66 million years ago, an asteroid struck the Earth. The world was plunged into darkness, killing the dinosaurs and over 90% of all species alive. Today, every living thing descends from the handful of surviving species. But not all survivors thrived.
Some animal groups, such as birds, mammals, butterflies, ants or even sunflowers and grasses, diversified, taking advantage of the devastation. Some, like crocodiles and turtles, didn’t. And still others, like multituberculate mammals and champsosaurus, survived the asteroid but went extinct in the aftermath.
So what is the difference? It might come off as a surprise, but the main factor which separated the winners from the losers, wasn’t how hard extinction hit them. It was the qualities that they possessed, that made them adaptable and prone to survival. They were fast-growing, cooperative, clever and mobile.
In some statistics, it is shown how the dominating species today, were literally on the verge of extinction. Snakes and lizards saw over 80% extinction. Mammals were hit harder, suffering 90% extinction. Perhaps three bird species survived, suggesting extinction rates of 99.9% or more. Although it seems terrible, it beats the 100% extinction rate.
By fast growing, it is implied that the species that survived had a high metabolism. After all, metabolic rate is how fast biological processes happen, allowing the species to grow and reproduce. Higher metabolism requires more food. This was initially a liability for warm-blooded birds and mammals during the impact winter, when plants couldn’t photosynthesize food. But afterwards, being able to eat, grow and breed fast let birds and mammals rapidly increase their numbers, compete effectively, and colonize new habitats. Fast-growing flowering plants, especially grasses, flourished at the expense of slower-growing species.
Lions and wolves form prides and packs to take down prey and defend territory, elephants and zebras use herds for defense. Birds flock to find food and evade predators. Ants and mound-building termites assemble vast family groups, outcompeting solitary insects. Birds, mammals and social insects also cooperate with relatives by feeding and caring for offspring, preserving their genes more efficiently.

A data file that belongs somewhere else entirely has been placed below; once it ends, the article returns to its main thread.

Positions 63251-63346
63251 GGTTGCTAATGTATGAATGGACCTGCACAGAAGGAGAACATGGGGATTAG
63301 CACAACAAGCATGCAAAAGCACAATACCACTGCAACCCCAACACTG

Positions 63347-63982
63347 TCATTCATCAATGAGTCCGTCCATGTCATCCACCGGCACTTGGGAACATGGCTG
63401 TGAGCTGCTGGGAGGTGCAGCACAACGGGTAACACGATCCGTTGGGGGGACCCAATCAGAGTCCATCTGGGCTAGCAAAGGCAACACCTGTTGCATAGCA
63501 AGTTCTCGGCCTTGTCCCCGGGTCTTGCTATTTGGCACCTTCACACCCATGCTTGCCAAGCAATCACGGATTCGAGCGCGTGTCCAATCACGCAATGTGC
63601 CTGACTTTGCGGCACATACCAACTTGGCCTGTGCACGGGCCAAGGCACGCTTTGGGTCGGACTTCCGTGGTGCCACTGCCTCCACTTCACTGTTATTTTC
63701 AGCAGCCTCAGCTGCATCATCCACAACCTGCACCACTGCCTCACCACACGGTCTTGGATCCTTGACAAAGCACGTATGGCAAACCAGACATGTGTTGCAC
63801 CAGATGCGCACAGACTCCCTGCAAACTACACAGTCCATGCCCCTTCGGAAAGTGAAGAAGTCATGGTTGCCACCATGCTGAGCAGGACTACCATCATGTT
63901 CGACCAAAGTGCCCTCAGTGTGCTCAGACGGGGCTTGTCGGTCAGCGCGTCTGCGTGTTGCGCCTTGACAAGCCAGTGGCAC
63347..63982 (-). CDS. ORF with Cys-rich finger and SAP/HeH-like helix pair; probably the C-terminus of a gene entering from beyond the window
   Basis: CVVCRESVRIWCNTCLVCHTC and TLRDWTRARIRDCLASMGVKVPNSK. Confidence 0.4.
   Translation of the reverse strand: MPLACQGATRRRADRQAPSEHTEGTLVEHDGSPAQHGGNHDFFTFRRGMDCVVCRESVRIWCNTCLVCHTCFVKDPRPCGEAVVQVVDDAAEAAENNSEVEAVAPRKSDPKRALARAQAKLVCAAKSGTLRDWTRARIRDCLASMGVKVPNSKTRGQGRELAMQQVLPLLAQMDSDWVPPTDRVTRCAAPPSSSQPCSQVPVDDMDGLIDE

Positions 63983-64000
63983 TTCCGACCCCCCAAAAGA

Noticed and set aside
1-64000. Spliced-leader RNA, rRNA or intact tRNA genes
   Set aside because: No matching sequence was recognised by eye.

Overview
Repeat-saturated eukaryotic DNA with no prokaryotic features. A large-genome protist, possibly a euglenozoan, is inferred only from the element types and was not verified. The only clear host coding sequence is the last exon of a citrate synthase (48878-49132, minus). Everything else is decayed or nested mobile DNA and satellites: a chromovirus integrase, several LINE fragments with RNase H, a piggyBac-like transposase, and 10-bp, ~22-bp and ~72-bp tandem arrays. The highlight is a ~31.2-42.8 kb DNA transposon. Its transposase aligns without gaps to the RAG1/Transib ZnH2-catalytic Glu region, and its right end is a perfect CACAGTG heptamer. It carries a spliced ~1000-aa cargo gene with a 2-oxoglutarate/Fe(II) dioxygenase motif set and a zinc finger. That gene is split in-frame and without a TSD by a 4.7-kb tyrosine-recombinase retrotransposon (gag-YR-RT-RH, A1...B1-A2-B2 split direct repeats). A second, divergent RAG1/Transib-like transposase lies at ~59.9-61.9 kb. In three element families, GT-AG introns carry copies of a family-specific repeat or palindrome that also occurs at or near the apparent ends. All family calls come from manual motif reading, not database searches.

Maybe the most remarkable trend is the rise of intelligence. Mammals and birds have the largest brains of any animals. The largest-brained mammals, the placentals, have outcompeted marsupials and egg-laying monotremes. The most diverse birds, the passerines and parrots, are the brainiest.
Among insects, the social insects – ants, bees, termites – have complex behaviors that emerge from interactions of unintelligent individuals. This phenomenon is known as swarm intelligence, and not coincidentally, these insects dominated ecosystems after the asteroid winter.
But intelligence doesn’t just make animals more competitive. It accelerates adaptation, because the first step in changing your DNA is changing your mind. For example, before mammals could evolve into whales, they first had to learn to swim and fish, only afterwards could natural selection create flippers and sonar. Before horses could evolve, their omnivorous ancestors switched to a vegan diet, then, natural selection favored tall-crowned teeth and complex guts to break down tough plants. Behavior leads, genes follow. The greater an animal’s behavioral flexibility, the more tricks it can learn, and so the greater its adaptive potential. Animals don’t consciously decide their evolutionary futures. But they do choose what to eat, how to forage or where to live.
Mobility promotes adaptability. Flight let birds, bats, butterflies and ants colonize new habitats, then diversify. Mammals, being highly mobile, quickly invade new habitats – think rabbits in Australia, or deer in New Zealand – in a way that turtles don’t. Flowering plants also evolved tricks – fruits, parachutes, burs, floating husks – to let wind, water or animals carry their seeds. It’s harder to displace competitors once they’re established, so being first into a new habitat provides a massive competitive advantage.
In conclusion, this wasn’t pure luck. When the continents divided, different animals in different parts of the world showed same patterns in survival.
Being able to learn from yesterday, process information in dreams, imagining different outcomes for tomorrow, learning and memory processing, being creative, is what allowed the species that are alive today, face unthinkable odds and survive.